According to Telegraph, the Commission for the Promotion of Virtue and Prevention of Vice posted a justification of the arrest on its website, saying, "It's not allowed for any woman to travel alone and sit with a strange man and talk and laugh and drink coffee together like they are married. All of these are against the law and it's clear it's against the law. First, for a woman to work with men is against the law and against religion. Second, the family sections at coffee shops and restaurants are meant for families and close relatives."
Human rights groups say that Yara's alleged violations of Islamic law do not justify her treatment in the hands of the commission. After more than five hours with the police, Yara was forced to sign a confession saying that she had been in "illegal seclusion with a man who is not her husband," according to the Associated Press. Telegraph reports that Yara was strip-searched. Yakin Erturk, UN human rights expert, said Yara "was subjected to humiliating an illegal treatment before she was released."
The Saudi religious police have been criticized for its treatment of women before, in the case of arresting a woman for "witchcraft" earlier this month and for sentencing a rape victim last year to 200 lashes for being alone in a car with a man who was not related to her.
Media Resources: Associated Press 02/19/08, 02/14/08; Arab News 02/20/08; Telegraph 02/20/08; Feminist Daily Newswire 02/14/08, 11/28/07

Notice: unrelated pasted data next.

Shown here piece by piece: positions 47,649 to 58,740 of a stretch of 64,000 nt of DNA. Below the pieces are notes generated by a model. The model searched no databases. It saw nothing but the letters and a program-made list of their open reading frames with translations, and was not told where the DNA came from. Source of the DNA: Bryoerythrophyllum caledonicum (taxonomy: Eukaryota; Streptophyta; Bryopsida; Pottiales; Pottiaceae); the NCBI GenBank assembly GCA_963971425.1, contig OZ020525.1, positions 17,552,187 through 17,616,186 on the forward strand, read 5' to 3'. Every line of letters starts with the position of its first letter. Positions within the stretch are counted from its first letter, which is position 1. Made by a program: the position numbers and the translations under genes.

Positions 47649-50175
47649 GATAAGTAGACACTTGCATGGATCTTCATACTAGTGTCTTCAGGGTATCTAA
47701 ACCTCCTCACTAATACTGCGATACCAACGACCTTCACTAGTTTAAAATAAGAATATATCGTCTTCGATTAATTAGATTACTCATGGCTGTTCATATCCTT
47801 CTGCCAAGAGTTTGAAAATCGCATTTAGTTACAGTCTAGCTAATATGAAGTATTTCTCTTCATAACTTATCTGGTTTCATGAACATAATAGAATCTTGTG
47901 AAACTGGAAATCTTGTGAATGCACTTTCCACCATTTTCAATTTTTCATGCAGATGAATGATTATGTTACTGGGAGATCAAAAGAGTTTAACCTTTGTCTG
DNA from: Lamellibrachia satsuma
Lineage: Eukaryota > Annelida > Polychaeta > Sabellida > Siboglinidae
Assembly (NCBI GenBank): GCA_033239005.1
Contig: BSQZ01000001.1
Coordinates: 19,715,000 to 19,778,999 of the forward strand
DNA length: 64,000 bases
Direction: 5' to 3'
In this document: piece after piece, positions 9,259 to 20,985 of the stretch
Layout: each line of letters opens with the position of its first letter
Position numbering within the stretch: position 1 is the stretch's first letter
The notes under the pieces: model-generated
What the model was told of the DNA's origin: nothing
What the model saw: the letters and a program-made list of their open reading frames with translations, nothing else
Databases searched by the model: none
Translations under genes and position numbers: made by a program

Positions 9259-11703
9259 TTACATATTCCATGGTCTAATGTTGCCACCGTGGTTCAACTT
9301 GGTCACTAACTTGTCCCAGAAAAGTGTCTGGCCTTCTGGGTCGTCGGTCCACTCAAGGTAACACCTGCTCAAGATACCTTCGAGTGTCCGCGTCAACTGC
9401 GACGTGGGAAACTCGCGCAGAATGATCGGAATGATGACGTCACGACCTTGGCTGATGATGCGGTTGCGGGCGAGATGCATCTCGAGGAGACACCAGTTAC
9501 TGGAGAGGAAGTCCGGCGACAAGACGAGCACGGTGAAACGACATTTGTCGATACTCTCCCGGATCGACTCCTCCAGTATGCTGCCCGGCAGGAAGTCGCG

10/31/2014 Federal Judge Exempts Another Catholic University from Birth Control Coverage - A federal judge ruled Tuesday that Ave Maria University, a Catholic university in Florida, does not have to comply with federal rules meant to ensure that covered employees can exercise their right to obtain birth control at no cost.
The Affordable Care Act requires all new health insurance plans to cover all FDA-approved contraceptives - such as the pill, emergency contraceptives, and IUDs - without charging co-pays, deductibles or co-insurance. . . .
10/31/2014 Women of Color in Tennessee Are United in Opposition to Amendment 1 - Just days before the general election in Tennessee, a coalition of community leaders, clergy, and advocates led a press conference encouraging women of color to vote no on Amendment 1, a dangerous and far-reaching measure on the state's ballot.
SisterReach, a grassroots organization focused on "empowering, organizing, and mobilizing women and girls in the community around their reproductive and sexual health to make informed decisions about themselves," organized the press conference "to call attention to the unique concerns Black and poor communities throughout Shelby County and across the state of Tennessee face on a daily basis" and to emphasize how the upcoming election "could further limit [black women's] reproductive, economic, political, and social autonomy."
"We assemble today to impress upon black women and women of color, many of whom are heads of households, to get out and vote," said SisterReacher Founder and CEO Cherisse Scott at the event.
SisterReach has been educating voters about the particularly dangerous impact of Amendment 1 on women of color. . . .
10/30/2014 Medication Abortion Access Threatened by Oklahoma Court Ruling - An Oklahoma state district court judge has refused to block a state law restricting medication abortion, clearing the way for the law to go into affect on November 1.
The Oklahoma Coalition for Reproductive Justice, together with a local abortion clinic in Tulsa, challenged HB 2684 in September, arguing that the law was an unconstitutional restriction on non-surgical abortion in the earliest weeks of pregnancy. . . .